Under contract law, a defendant can be liable to a plaintiff for constructive fraud if there was: (1) a false misrepresentation; (2) in reference to a material fact; (3) for the purpose of inducing the other party to rely on such representation; 4) on which the other party did justifiably rely; (5) which resulted in damages or injury; and (6) a fiduciary relationship between the parties. Hagarty v. Ithaca City School District, 423 N.Y.S. 2d 843 (1979).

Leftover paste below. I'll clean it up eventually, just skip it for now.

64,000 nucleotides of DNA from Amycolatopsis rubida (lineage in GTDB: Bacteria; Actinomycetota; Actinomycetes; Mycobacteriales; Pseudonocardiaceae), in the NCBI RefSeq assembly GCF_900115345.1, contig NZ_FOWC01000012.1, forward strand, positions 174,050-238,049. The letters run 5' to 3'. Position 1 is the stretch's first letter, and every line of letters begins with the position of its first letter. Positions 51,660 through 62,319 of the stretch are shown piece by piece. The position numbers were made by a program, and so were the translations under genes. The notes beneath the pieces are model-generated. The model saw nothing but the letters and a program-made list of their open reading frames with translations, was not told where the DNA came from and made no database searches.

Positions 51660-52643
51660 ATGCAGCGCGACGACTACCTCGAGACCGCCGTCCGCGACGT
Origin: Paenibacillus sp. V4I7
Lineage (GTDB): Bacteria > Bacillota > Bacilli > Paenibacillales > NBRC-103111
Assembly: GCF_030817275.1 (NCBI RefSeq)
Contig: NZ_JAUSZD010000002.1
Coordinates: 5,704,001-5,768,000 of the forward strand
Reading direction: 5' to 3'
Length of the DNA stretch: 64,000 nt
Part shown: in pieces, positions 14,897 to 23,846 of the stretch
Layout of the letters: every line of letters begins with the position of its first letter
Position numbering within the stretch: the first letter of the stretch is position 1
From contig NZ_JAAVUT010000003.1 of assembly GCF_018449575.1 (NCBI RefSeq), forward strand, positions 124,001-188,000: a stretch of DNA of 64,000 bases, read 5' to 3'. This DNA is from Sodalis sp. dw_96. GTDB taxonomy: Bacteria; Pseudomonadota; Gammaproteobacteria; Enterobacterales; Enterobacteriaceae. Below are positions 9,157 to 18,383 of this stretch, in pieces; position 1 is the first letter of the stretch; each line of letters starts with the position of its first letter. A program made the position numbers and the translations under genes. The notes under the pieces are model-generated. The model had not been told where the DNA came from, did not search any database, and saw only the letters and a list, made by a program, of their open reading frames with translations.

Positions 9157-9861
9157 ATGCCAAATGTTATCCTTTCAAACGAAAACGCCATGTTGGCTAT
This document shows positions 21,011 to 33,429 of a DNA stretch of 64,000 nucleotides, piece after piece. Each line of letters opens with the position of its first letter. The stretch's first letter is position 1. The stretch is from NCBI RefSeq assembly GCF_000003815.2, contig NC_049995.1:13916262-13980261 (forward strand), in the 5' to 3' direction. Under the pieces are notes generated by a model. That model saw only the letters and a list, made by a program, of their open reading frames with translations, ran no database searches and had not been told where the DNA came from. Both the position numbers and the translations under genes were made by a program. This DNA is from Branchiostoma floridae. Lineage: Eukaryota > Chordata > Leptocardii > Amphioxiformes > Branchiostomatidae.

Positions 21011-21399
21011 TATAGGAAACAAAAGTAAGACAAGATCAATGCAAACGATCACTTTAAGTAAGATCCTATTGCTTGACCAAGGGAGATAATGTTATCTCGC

Bad intent or dishonesty is not a requirement to satisfy constructive fraud.
The elements for actual and constructive fraud are the same with two exceptions: constructive fraud drops the element of scienter--knowledge on the part of the injurer of the representation’s falsity--and adds the element of a fiduciary relationship.